Our household currently has zero organic waste going to landfill as we compost everything. Under this proposal we would be punished for doing the right thing. But I also appreciate that with smaller sections sizes people have less space for a compost bin/worm farm.
This is an challenge for which there are no easy solutions. As someone who has zero organic waste going to landfill the question is would I be prepared to pay additional rates for the benefit of the community as a whole?
We need to somehow differentiate between the different types of households which is why I support option C. At the same time I appreciate that without a seperate organic collection people will likely still put their organic waste into the general rubbish – which does not solve your challenge of reducing the amount of waste going to landfill.
I acknowledge that I have no answers here. No doubt you are in the same boat. Hence option C.
I am very supportive of the rural recycling stations. Those communities would know best where they should be. We also need to maintain regular collections of unused chemicals and the like.
Rubbish is a really interesting and important topic. Like most things if we are truely going to have a community the understands the concept of reuse, reduce, recycle and refuse more education programmes are necessary. Especially at school level. I would be very supportive of increasing funding for education programmes. We did it for smoking. We did it for drink driving. We can do it for rubbish.
Rubbish reduction has many flow on environmental, social, and economic benefits. It is more than just what’s going to the landfill. That’s why I found the consultation pamphlet so underwhelming and unimaginative. To reduce the amount of rubbish going to landfill we need to get society as a whole to stop producing so much of it. Otherwise we are simply treating the symptom and not finding a cure for the cause.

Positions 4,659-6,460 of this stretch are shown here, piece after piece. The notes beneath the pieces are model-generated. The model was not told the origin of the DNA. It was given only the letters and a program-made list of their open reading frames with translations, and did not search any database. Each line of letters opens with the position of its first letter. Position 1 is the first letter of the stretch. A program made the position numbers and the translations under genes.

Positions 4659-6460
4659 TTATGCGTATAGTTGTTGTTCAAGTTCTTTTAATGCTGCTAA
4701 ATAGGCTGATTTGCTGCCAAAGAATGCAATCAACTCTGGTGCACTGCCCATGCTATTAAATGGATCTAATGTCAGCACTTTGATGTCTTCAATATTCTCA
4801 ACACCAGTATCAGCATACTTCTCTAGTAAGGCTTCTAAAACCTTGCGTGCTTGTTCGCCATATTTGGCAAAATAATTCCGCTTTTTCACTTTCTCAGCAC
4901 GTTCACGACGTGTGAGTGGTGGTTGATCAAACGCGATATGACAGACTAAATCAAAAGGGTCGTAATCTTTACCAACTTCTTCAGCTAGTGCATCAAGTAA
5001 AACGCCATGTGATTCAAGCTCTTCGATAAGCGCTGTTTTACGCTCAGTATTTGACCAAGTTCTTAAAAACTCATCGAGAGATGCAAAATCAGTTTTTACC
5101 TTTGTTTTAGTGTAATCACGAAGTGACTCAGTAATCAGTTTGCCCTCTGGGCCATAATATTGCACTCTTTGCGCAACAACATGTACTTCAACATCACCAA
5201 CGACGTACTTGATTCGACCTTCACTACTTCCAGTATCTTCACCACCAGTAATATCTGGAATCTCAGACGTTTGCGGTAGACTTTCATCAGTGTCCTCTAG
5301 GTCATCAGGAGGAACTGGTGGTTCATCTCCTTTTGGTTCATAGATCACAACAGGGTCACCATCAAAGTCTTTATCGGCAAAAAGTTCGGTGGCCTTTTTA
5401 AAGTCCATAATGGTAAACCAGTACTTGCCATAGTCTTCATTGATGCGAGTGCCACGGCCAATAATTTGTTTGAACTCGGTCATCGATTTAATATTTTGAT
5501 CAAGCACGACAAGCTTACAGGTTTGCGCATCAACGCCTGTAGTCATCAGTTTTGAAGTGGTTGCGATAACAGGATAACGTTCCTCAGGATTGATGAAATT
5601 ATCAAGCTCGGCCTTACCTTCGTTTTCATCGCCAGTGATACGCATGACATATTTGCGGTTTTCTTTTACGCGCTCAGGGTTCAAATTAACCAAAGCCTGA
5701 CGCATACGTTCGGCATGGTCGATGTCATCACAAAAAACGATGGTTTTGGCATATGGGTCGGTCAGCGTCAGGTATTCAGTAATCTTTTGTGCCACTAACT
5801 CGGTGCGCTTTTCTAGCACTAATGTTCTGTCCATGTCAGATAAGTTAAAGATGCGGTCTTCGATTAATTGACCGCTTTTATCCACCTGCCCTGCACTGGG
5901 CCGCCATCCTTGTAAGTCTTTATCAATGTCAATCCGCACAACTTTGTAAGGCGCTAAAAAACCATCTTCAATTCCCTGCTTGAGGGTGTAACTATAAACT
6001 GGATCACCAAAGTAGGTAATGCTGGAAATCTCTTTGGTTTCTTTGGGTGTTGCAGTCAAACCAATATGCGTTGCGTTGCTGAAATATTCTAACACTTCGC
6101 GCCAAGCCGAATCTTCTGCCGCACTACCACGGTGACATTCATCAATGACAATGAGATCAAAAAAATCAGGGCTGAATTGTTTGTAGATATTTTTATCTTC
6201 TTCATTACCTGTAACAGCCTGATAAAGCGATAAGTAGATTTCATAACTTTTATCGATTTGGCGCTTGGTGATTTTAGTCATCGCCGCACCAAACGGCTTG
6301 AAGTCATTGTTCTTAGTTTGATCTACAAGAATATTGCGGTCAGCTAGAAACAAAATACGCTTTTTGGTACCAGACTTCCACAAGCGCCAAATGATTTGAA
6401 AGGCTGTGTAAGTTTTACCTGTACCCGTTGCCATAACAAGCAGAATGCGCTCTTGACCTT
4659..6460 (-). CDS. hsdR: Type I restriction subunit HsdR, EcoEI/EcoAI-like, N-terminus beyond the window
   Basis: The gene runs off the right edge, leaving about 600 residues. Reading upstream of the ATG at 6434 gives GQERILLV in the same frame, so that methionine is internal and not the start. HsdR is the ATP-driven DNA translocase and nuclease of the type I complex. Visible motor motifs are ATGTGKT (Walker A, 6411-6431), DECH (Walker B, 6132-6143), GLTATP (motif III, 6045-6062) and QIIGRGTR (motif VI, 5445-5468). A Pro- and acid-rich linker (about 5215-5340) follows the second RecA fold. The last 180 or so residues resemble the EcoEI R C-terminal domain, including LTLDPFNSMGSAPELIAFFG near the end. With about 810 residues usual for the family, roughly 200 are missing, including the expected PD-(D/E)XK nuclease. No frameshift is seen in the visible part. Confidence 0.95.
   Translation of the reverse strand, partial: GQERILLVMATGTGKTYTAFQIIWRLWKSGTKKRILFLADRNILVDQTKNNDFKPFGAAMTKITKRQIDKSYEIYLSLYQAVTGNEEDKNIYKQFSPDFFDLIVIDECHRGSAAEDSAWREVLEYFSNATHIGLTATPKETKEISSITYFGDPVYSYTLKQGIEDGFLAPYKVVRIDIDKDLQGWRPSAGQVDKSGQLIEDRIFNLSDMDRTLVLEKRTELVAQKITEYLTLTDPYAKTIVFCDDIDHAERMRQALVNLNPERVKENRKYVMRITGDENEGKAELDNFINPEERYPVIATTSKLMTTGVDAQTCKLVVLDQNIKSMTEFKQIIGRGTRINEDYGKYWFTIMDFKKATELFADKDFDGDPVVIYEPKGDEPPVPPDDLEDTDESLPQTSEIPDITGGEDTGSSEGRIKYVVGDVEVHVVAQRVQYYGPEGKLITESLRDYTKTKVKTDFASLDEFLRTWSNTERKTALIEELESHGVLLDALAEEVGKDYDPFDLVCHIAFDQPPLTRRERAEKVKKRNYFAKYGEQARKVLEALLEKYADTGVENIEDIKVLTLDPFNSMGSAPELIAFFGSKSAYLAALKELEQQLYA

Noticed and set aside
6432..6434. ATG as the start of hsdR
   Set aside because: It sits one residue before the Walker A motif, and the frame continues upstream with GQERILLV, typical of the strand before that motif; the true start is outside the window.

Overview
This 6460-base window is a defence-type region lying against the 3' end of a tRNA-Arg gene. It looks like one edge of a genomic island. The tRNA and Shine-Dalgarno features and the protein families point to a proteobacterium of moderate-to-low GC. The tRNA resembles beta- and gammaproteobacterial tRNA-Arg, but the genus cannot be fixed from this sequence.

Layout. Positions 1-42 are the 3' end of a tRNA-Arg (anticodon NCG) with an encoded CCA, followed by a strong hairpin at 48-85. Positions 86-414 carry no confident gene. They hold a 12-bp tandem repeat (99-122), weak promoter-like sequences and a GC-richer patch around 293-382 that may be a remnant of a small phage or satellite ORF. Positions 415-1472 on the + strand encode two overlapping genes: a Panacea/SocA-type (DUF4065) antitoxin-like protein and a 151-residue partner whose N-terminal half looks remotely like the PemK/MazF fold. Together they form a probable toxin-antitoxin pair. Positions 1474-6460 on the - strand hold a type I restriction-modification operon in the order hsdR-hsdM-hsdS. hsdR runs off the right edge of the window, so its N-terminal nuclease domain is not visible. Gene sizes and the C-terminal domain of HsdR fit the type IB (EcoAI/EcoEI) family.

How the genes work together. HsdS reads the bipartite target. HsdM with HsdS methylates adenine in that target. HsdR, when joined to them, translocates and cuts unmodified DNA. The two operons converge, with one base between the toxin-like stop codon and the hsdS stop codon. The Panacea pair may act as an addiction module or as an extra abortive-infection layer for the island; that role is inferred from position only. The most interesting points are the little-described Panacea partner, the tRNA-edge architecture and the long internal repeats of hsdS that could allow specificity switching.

I am very aware of the lack of initiative shown by central government in the past but I think you will find that the current government has a different view on the matter. Waste reduction is after all one of the 20 initiatives negotiated by the Green Party with their coalition partners. I am not sure if it is simply because an announcement has yet to be made from Wellington but I think the draft WMMP does not reflect expected changes in focus.
I would like to speak to my submission.
My submission is made as a private individual and not in my role as Hawke’s Bay Regional Councillor.
Section 43 of the WMA states that a WMMP must provide for:
(a) objectives and policies for achieving effective and efficient waste management and minimisation within the territorial authority’s district
(b) methods for achieving effective and efficient waste management and minimisation within the territorial authority’s district, including –
(i) collection, recovery, recycling, treatment, and disposal services for the district to meet its current and future waste management and minimisation needs (whether provided by the territorial authority or otherwise); and
(ii) any waste management and minimisation facilities provided, or to be provided, by the territorial authority; and
(iii) any waste management and minimisation activities, including any educational or public awareness activities, provided, or to be provided, by the territorial authority